The placement of needles is determined by the condition being treated and, to some extent, by the type of acupuncture being applied. In traditional Chinese or East Asian forms of acupuncture, acupoints are considered to be located along channels or ‘meridians’ through which a vital force or energy (‘Qi’) flows (BAcC  2019). Diagnosis is carried out using a number of methods including peripheral pulses, the appearance of the tongue, speech, history and overall impressions of the patient. The ‘symptom pattern’ and underlying ‘imbalances’ guide selection of points. In ‘Western medical’ acupuncture, points are selected according to contemporary neurophysiology and are considered to be sites where external stimuli result in a greater sensory stimulus, so-called ‘trigger points’ (Filshie 1999, White 2009).

Alleged indications

According to TCM concepts, acupuncture is a therapy for most symptoms and diseases. Modern Western concepts are centred around conditions likely to be influenced through effects on neurotransmitters, such as musculoskeletal pain and nausea and vomiting (White 2009,  Zhao 2008).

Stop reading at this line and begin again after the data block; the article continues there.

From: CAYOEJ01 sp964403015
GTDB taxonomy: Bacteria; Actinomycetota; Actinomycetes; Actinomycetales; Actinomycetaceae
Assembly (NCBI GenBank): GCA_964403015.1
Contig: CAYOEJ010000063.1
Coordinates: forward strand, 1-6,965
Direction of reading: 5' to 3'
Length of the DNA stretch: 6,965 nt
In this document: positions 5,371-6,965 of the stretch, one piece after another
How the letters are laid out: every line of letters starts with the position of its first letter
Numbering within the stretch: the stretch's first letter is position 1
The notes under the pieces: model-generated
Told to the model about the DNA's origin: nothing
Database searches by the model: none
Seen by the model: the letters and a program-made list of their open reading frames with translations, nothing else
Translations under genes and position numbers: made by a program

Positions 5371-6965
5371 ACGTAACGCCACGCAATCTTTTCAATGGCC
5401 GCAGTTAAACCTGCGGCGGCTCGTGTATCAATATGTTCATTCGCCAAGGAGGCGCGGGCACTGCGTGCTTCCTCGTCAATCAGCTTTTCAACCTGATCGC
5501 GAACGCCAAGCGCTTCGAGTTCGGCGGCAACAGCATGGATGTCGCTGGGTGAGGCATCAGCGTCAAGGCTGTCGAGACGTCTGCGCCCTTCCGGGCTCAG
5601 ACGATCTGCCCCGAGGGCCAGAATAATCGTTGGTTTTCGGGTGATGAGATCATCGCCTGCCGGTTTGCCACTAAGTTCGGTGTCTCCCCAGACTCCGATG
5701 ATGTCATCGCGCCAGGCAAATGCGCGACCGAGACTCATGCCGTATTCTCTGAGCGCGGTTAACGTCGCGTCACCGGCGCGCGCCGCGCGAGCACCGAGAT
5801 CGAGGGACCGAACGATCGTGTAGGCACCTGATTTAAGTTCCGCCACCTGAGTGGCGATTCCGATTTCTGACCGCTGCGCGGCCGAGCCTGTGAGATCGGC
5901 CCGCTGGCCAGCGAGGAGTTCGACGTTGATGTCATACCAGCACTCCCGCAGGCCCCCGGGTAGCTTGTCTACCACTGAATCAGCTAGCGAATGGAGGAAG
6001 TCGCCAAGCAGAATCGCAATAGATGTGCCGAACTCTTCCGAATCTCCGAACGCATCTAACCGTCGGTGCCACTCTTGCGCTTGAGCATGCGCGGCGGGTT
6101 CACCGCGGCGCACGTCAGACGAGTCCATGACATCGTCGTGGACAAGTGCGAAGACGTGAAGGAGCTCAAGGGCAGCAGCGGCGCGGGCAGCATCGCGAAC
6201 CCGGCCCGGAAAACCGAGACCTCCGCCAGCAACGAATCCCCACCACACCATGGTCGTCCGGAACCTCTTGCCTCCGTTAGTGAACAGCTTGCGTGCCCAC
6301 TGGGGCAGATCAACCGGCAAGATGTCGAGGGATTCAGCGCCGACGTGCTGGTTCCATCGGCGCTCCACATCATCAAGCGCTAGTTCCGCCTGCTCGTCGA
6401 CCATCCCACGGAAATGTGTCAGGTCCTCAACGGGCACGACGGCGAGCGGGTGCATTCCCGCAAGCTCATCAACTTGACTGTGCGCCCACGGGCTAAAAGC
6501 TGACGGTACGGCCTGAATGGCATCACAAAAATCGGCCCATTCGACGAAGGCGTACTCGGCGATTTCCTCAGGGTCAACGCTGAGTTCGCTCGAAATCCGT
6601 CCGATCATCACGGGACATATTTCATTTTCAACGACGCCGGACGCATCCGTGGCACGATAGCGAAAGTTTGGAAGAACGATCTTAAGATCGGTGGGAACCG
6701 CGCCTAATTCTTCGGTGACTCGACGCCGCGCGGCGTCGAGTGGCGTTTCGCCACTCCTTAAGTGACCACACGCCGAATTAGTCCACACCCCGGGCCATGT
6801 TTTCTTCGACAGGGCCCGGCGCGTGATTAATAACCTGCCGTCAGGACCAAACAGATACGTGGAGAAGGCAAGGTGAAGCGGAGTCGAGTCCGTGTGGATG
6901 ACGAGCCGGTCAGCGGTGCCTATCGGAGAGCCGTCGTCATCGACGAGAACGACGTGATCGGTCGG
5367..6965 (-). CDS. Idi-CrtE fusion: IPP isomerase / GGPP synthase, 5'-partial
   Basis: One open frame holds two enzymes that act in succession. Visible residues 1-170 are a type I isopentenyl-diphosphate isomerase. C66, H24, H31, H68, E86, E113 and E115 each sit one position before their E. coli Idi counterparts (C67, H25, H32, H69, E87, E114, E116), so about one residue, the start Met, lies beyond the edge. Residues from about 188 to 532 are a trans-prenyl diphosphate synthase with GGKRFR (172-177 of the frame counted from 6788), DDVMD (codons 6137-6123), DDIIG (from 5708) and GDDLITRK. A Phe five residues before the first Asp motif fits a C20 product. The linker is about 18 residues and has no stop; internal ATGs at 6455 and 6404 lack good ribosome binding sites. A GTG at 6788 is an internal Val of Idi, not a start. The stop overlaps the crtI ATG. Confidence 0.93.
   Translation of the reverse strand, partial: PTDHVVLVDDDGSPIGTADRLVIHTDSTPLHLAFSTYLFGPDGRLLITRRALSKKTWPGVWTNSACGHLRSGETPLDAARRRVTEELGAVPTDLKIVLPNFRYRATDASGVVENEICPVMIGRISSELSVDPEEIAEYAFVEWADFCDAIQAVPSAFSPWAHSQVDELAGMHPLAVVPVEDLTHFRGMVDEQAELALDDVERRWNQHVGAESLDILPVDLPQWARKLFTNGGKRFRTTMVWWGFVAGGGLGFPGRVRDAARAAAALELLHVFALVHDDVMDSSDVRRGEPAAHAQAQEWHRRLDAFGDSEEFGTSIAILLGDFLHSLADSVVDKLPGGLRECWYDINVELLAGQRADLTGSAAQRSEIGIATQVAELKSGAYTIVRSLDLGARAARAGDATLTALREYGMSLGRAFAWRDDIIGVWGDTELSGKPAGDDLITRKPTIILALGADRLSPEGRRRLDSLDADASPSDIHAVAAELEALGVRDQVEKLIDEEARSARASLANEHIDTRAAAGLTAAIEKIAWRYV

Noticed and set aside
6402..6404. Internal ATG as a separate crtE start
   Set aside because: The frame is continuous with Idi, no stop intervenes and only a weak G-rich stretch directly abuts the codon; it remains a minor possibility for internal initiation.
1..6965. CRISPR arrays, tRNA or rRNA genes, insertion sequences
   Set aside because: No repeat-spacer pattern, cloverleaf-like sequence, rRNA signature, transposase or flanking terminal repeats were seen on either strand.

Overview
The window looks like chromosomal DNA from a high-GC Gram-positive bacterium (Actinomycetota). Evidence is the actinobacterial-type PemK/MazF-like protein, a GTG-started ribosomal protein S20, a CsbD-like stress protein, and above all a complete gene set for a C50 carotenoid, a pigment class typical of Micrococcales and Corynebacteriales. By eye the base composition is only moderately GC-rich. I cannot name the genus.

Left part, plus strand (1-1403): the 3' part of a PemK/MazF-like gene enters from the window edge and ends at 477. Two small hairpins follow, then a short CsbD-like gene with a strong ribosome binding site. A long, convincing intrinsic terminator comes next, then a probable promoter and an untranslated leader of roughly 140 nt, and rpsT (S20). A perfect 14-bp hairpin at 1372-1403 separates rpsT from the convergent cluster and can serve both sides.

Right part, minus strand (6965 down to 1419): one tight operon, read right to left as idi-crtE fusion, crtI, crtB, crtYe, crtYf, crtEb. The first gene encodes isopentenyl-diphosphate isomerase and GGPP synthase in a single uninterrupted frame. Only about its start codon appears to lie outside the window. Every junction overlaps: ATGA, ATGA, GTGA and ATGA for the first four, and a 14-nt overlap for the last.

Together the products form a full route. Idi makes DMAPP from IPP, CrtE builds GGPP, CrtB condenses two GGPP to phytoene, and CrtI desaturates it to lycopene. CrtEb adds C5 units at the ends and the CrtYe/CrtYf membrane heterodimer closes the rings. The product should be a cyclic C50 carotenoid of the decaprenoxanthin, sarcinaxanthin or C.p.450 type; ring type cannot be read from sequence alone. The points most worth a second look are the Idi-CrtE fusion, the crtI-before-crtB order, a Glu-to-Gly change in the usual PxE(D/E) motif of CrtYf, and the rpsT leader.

Mechanisms of action

Considerable research effort has been focused on finding physiological or histological evidence of the existence of concepts postulated within TCM acupuncture such as Qi, meridians and specific acupuncture points but conclusive proof has not been obtained (Ahn 2008). Neurophysiological theories to explain acupuncture’s modes of action in pain have been developed, e.g. gate-control mechanism, and effects on neurotransmitters like endorphins (Zhao 2008).

Legal issues and cost

In most countries, acupuncture can be administered by both medically-trained and statutorily-regulated health professionals (e.g. doctors, physiotherapists, nurses, midwives) and by non-medically-trained acupuncturists. The regulation of acupuncture varies from one country to another. Information on the regulation of acupuncture in European countries can be found on websites such as that of the European Traditional Chinese Medicine Association (ETCMA).

In many European countries, the cost of acupuncture ranges between EUR 35 and 95 for the first session (60-90 mins) and EUR 35-75 for ordinary appointments of 30-60 mins. One series of treatments would normally comprise 5-20 sessions. See the ETCMA website (above) for coverage of cost by public health insurers across Europe. 

Does it work?